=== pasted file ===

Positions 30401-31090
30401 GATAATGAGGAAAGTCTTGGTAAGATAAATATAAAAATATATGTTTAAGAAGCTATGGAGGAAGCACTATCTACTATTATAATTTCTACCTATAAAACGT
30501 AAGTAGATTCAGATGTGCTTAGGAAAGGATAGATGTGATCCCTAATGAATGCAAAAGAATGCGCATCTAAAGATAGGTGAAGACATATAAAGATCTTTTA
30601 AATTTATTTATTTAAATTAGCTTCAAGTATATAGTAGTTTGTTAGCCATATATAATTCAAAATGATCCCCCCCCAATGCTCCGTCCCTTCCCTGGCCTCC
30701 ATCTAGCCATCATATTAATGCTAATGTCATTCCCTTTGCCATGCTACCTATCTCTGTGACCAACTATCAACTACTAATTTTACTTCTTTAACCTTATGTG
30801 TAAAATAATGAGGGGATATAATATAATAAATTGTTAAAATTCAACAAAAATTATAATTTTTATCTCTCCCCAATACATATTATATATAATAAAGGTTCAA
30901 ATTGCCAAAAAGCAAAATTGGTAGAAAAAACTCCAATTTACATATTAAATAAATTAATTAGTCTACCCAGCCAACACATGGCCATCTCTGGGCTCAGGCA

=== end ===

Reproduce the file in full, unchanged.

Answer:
Positions 30401-31090
30401 GATAATGAGGAAAGTCTTGGTAAGATAAATATAAAAATATATGTTTAAGAAGCTATGGAGGAAGCACTATCTACTATTATAATTTCTACCTATAAAACGT
30501 AAGTAGATTCAGATGTGCTTAGGAAAGGATAGATGTGATCCCTAATGAATGCAAAAGAATGCGCATCTAAAGATAGGTGAAGACATATAAAGATCTTTTA
30601 AATTTATTTATTTAAATTAGCTTCAAGTATATAGTAGTTTGTTAGCCATATATAATTCAAAATGATCCCCCCCCAATGCTCCGTCCCTTCCCTGGCCTCC
30701 ATCTAGCCATCATATTAATGCTAATGTCATTCCCTTTGCCATGCTACCTATCTCTGTGACCAACTATCAACTACTAATTTTACTTCTTTAACCTTATGTG
30801 TAAAATAATGAGGGGATATAATATAATAAATTGTTAAAATTCAACAAAAATTATAATTTTTATCTCTCCCCAATACATATTATATATAATAAAGGTTCAA
30901 ATTGCCAAAAAGCAAAATTGGTAGAAAAAACTCCAATTTACATATTAAATAAATTAATTAGTCTACCCAGCCAACACATGGCCATCTCTGGGCTCAGGCA